New Car Fuel Economy Reaches All-Time High

The Chevrolet Impala was the 10th best selling car in January. It gets 30 mpg on the highway.

The Chevrolet Impala was the 10th best selling car in January. It gets 30 mpg on the highway. (GM)

The Obama administration announced initial rules that would raise the Corporate Average Fuel Economy (CAFE) standards to 54.5 miles per gallon in the near future, but it isn’t as if automakers haven’t been attempting to increase the overall fuel economy of their cars without the heavy hand of government regulation.

Case in point: a newly released study by the University of Michigan Transportation Research Institute shows that the average fuel economy of the new cars bought by consumers in January reached their highest levels ever, hitting 23.0 mpg.

The study has been calculating the average fuel economy of vehicles sold in the United States each month by taking the sales of cars, SUVs, vans and pickup trucks and their EPA estimated fuel-economy ratings. Researchers say they’ve been able to obtain fuel economy information on 99.8 percent of the cars purchased since October 2007.

In the four years since the the University of Michigan study began, there’s been a steady trend of improvement. In 2008, the average was just 18.9 miles per gallon. It improved to 19 miles per gallon in 2009, 20.7 in 2010 and 21.2 in 2011. That means cars sold in January 2012 are getting 4.1 miles per gallon more than models sold just four years earlier.

“The recent economic downturn, coupled with rising gas prices, has led to an increased interest in purchasing more fuel-efficient vehicles,” says Brandon Schoettle, of the University of Michigan Transportation Research Institute.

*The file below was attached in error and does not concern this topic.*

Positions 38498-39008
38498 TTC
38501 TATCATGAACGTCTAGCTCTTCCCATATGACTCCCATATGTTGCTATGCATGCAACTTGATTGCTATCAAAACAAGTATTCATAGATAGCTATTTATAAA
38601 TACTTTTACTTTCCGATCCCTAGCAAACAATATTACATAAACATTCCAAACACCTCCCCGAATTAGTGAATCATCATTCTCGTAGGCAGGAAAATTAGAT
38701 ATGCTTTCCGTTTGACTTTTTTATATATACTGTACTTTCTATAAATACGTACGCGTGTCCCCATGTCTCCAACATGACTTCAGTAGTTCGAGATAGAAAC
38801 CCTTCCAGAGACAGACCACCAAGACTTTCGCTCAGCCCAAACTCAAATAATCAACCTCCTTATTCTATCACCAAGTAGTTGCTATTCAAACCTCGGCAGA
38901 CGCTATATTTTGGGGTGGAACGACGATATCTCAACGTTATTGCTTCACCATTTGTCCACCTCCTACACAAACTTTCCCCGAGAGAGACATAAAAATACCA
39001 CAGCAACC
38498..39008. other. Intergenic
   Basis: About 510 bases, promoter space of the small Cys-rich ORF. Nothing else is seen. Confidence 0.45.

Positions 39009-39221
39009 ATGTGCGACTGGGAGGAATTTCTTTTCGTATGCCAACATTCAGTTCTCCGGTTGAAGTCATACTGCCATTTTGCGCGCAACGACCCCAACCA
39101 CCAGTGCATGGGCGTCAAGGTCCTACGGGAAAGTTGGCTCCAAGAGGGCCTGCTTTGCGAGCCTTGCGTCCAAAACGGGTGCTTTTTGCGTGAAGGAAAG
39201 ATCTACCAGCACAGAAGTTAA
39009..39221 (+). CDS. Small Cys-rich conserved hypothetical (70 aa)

And we’re sure consumers will appreciate the improvements in fuel economy when they hit the pumps, especially if gas prices rise throughout the spring and summer months, as they normally do.

About Cecil Helton

Cecil Helton Cecil Helton is a U.S.-based writer and editor with passions for cars, motorcycles, boats, technology and social media. Much of his professional life since 1996 has been web-centric, and he’s written and developed content on a variety of subjects. His work in the houseboat industry received wide acclaim, such as winning the 1999 Cisco Systems Growing with Technology award and being named one of five finalists in the manufacturing sector of the 2000 Computerworld-Smithsonian Awards. As an Air Force brat, he spent much of his childhood in a two-year cycle of moving to a new place, making new friends, establishing a life, and then moving again. Destinations included: Kentucky, Illinois, Texas, the Greek isle of Crete, California and Ohio. Today you’ll find Cecil coping with his 15 year old son’s decision to pursue a motorcycle license at the same time he gets his driver’s license, being active across the web on multiple social media sites, and of course, writing articles and creating content on automotive and car insurance related topics right here at

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